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Index Based Livestock Insurance: Research-for-development agenda
• Constant improvements on NDVI or insurance processing, contract design and parameters selection
• Scoping studies and need based action research to map information systems and distribution channels of
products and services, understand support needs during droughts and stressful times, validate data with ground
• Crowdsourcing of market information and rangeland vegetation to improve market functioning and vegetation
monitoring in the rangelands. Has potential importance to provide timely access to services and improve
decision making for different agencies working in the drylands
• Other research questions being worked on essential service access and demand, understanding systems of
service delivery and institutional frameworks in the pastoral economy
• Developing and creating demand: ‐ To catalyse informed demand through consumer awareness, education and extension
towards market‐based solutions in the arid and semi–arid lands for IBLI.
• Addressing supply side: Building the market, structure and institutions for sales delivery, platforms for providing insurance
in a sustainable manner.
• Capacity development: Building capacity of service providers, agents, brokers through digital and traditional education
methods; strengthening capacities of the government of Kenya for scaling and creating an enabling policy environment.
• Significant activities: Community dialogue, innovation challenge, technical support for the KLIP program—development of
the training strategy, the training curriculum and the training of trainers through mLearning and eLearning methods.
Market and capacity development
Drivers of change in pastoral systems
• Drought is a covariate shock that erodes livestock assets making households fall into poverty traps
• Poor pastoralists have few available strategies to manage and cope with livestock mortality risk
• Estimated livestock deaths worth USD 8.74 billion in northern Kenya recorded due to drought from 2008–2011
• Failure of governments and international aid agencies to deliver timely and adequate relief to prevent adverse impact of drought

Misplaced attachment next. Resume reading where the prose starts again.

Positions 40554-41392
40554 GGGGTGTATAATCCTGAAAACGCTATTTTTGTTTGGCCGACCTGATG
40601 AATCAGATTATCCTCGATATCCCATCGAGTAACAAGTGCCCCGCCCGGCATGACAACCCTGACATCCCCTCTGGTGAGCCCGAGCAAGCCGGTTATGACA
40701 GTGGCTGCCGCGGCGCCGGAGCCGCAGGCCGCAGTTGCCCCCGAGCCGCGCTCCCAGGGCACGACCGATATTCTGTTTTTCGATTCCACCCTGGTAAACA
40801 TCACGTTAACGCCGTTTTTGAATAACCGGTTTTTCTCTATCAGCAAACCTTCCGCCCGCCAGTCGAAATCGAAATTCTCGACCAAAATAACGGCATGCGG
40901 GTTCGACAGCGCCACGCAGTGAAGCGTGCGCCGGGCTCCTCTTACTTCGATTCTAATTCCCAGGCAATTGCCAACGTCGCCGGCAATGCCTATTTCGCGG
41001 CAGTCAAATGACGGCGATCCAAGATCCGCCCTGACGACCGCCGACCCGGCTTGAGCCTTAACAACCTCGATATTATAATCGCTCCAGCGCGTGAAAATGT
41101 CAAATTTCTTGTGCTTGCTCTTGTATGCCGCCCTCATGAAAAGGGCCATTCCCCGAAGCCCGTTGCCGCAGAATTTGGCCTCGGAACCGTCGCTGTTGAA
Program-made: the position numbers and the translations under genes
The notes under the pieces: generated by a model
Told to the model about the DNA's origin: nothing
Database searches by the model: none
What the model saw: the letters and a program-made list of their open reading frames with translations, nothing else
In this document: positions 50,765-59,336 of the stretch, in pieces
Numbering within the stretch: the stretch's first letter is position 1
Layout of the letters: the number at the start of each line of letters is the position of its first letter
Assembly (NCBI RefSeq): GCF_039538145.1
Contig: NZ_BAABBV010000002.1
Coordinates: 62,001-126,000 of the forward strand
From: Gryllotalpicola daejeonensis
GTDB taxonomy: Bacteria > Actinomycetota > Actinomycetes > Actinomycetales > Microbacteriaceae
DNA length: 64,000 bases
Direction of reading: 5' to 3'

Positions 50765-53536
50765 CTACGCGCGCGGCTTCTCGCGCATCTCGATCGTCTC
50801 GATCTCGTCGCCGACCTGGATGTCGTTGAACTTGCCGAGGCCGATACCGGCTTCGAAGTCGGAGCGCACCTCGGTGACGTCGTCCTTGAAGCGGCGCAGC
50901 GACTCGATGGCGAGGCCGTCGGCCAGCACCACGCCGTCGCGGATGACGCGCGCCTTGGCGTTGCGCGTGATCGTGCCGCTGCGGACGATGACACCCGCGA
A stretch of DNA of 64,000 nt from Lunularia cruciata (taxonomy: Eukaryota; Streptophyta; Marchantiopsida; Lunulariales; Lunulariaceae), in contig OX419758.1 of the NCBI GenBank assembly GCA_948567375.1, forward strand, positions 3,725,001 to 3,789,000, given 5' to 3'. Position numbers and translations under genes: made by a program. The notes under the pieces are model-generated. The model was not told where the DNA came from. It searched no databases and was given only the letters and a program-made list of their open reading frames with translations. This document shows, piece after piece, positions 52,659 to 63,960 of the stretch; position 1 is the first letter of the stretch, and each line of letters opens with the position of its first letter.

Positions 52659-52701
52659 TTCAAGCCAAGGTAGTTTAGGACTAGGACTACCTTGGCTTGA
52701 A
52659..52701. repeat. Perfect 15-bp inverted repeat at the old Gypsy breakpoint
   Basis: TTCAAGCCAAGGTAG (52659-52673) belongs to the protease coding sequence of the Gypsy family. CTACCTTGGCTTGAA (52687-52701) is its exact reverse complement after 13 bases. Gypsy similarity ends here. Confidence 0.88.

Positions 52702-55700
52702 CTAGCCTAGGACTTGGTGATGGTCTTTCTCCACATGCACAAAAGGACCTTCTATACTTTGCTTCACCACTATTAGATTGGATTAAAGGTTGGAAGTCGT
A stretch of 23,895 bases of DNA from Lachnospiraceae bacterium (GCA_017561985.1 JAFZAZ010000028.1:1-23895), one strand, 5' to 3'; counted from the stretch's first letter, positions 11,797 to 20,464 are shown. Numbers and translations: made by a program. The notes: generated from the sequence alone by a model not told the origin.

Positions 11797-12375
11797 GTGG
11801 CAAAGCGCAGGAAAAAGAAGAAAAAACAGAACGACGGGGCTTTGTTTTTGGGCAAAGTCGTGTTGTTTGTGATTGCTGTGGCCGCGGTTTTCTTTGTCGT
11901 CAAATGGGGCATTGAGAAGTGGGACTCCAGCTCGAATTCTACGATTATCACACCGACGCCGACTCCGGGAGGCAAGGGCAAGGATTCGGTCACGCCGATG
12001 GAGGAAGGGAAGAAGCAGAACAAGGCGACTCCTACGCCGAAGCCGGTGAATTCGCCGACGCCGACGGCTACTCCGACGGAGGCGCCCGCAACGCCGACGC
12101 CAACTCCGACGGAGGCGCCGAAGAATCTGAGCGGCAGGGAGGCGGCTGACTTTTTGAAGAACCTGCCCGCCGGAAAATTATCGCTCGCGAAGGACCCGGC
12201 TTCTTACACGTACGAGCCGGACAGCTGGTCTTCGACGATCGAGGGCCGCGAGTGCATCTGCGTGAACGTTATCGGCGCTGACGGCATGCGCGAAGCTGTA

• Lack of credit and insurance markets in infrastructure‐deficit environments has weakened traditional risk sharing arrangements, making them
• Hence, the effort to develop risk management instruments that are both feasible, commercially viable and potentially effective in reducing
uninsured poor pastoralists’ exposure to risk.
• Design: protects pastoralist against drought‐related livestock losses ;
contract holders receive payouts when forage conditions deteriorate below a certain
historic level. The index is calculated using a measure of pasture availability recorded
by satellites, through the normalized differenced vegetation index (NDVI).
• Good science: Has been selected for use in the provision of insurance contracts to
selected households in the arid semi‐arid districts of northern Kenya by the Kenya
Livestock Insurance Programme (KLIP).
• IBLI coverage: Increases investments in maintaining livestock; increases total
and per tropical livestock unit (TLU) income from milk.
• Behaviour outcomes: 36% reduction in likelihood of distress livestock sales,
especially (64%) among modestly better‐off households (>8.4 TLU); 25%
reduction in likelihood of reducing meals as a coping strategy, especially
among those with small or no herds (43%).
• Flexible safety net: IBLI seemingly responsible for reducing reliance on the
most adverse behaviours undertaken by different groups in the community.
Behavioural change and welfare impacts
• Technology: Improved remote sensing data
and processing algorithms; with World Bank
developed powerful design and rating tool for
both asset protection and replacement
• Change in contract parameters: Move from
predicted mortality to forage scarcity contracts,
as well as changes from asset replacement to
asset protection contracts, hence standardization
of the model across northern Kenya and southern
Project leader: Andrew Mude
email@example.com ● P.O. Box 30709, Nairobi 00100, Kenya ● Tel: + 254 20 422 3368 ● www.ilri.org
Ethiopia project: Masresha Taye
firstname.lastname@example.org ● P.O. Box 5689 Addis Ababa, Ethiopia ● Tel: +251 116 172241 ● www.ilri.org
This document is licensed for use under the Creative Commons
Attribution 4.0 International Licence. May 2017. ILRI thanks all donors and organizations which globally support its work through their contributions to the CGIAR system